Monetary Policy Normalisation in the United States: Implications for Corporate Solvency in Emerging Market EconomiesAndrew McLean,1 Queen Mary University of London, London, UK
With strengthening employment and the likely arrival of fiscal stimulus under the Trump Administration, inflationary pressures are mounting in the United States. The actions of a progressively more hawkish US Federal Reserve ('Fed') pose a significant threat to the solvency of non-financial corporates ('NFC') across many emerging market ('EM') economies. This article offers (a) an explanation of how such firms have become particularly vulnerable to changes in Fed policy, and (b) an analysis of how tightening US monetary policy may affect EM NFCs.
Unprecedented monetary policy and expanding EM corporate balance sheets
In response to the 2007/08 financial crisis, the Fed cut interest rates to near-zero and enacted a vast programme of asset purchasing. Whilst designed to provide expansionary pressure to the stricken US economy, the emergence of this monetary consensus amongst advanced economies propagated an unrivalled expansion in the amount of debt held by NFCs in EMs. Between 2004 and 2014, NFC debt quadrupled.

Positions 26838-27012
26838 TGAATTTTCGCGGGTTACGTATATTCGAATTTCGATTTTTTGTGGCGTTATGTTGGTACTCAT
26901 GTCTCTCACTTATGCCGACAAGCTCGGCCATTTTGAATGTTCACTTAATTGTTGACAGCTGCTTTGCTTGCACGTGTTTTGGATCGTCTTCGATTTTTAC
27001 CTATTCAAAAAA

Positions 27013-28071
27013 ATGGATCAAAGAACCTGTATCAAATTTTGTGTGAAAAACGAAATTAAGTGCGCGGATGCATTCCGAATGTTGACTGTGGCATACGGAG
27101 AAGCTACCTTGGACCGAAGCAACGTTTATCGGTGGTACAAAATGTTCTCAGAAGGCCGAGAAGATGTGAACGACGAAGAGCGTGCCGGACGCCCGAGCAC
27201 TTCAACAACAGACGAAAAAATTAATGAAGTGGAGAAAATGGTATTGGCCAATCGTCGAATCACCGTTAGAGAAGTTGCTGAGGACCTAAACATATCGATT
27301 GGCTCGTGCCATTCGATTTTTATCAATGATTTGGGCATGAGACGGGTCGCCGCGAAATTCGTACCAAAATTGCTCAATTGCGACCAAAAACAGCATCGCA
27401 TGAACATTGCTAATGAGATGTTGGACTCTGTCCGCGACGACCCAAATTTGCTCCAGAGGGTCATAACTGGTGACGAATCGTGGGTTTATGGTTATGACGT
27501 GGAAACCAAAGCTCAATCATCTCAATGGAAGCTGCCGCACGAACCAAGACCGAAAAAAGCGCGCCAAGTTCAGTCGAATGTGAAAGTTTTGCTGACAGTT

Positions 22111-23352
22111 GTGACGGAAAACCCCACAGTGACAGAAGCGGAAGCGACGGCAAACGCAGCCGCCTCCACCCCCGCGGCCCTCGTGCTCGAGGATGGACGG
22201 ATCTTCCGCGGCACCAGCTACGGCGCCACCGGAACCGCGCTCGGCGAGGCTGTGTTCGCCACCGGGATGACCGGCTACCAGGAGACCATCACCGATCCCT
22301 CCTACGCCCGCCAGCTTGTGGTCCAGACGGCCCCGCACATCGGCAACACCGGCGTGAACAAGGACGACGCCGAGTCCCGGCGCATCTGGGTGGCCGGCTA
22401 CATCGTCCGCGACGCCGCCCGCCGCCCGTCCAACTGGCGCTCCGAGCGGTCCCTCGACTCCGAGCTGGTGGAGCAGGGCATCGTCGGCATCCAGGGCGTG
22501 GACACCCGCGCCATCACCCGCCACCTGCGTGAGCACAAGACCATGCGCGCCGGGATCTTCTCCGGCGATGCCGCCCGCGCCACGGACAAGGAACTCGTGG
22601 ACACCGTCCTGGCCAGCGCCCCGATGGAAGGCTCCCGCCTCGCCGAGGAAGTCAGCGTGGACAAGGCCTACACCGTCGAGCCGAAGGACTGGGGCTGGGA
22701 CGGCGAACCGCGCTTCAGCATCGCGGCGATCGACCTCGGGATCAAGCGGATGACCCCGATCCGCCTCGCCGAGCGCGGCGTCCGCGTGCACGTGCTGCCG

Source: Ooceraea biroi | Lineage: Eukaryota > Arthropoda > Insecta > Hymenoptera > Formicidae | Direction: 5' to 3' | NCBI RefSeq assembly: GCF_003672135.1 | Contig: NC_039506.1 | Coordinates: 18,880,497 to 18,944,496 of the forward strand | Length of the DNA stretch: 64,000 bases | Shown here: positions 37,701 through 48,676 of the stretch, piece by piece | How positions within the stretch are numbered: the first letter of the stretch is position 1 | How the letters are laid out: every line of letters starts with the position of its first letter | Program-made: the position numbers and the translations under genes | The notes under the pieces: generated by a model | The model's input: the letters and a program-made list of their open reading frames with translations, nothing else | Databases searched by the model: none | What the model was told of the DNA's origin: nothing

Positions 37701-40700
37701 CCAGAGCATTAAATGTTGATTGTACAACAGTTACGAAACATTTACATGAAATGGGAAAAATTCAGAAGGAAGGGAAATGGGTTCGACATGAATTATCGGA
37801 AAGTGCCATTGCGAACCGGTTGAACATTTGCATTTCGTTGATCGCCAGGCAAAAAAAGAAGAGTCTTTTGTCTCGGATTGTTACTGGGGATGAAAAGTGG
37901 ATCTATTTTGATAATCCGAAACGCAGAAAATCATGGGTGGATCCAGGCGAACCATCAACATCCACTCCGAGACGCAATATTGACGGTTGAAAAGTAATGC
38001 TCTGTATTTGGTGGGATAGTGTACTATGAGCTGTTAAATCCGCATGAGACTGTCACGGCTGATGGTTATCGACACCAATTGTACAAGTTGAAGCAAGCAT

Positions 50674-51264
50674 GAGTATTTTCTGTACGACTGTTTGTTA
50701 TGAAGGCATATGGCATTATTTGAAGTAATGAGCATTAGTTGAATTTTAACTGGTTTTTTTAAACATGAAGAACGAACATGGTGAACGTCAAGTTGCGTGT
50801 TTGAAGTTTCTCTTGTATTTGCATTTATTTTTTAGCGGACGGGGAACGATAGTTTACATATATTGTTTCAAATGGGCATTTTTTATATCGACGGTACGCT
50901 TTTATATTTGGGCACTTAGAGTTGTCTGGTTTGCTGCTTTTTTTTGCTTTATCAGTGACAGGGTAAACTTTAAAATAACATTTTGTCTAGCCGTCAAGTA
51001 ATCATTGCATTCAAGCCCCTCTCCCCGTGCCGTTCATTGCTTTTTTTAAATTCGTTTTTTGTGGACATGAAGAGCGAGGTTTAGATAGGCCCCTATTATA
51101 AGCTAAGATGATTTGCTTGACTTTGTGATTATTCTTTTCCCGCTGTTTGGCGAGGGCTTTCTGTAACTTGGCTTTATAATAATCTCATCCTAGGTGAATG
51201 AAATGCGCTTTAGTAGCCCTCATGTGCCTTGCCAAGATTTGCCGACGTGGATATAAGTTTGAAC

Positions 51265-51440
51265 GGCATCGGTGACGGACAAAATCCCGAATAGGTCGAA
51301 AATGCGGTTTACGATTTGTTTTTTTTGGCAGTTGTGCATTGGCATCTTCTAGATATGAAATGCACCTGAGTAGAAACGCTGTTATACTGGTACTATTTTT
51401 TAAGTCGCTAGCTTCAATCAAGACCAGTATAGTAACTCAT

Similarly, NFC debt in major EMs grew from below 60 percent of GDP in 2006 to 110 percent by 2016.
Coinciding with the immensely accommodative financial environment, EM NFCs’ financing decisions have increasingly been shaped by global dynamics rather than national or firm-specific determinants. Therefore as the cost of borrowing in US dollars ('USD') fell, NFCs borrowed heavily, oftentimes with little regard for their own profitability or capacity to invest borrowed monies in productive ventures. Speaking to the Wall Street Journal, Neil Macdonald, law firm Kirkland & Ellis’ head of restructuring in Asia, stated that the typical NFC was ‘never robust enough to carry the kind of debt that got put on their balance sheet.’
Moreover, institutional investors – seeking higher returns than those available in advanced economies – further enabled profligacy by providing demand to EM firms issuing bonds: resultantly, bond issuance quintupled between 2005 and 2014. However, due to the disparate nature of bondholders, this method of corporate financing lacks strong monitoring standards, thereby doing little to discourage spurious borrowing. Revealingly, NFCs’ interest coverage ratios (a measure of insolvency) have grown on average, indicating a greater likelihood of default.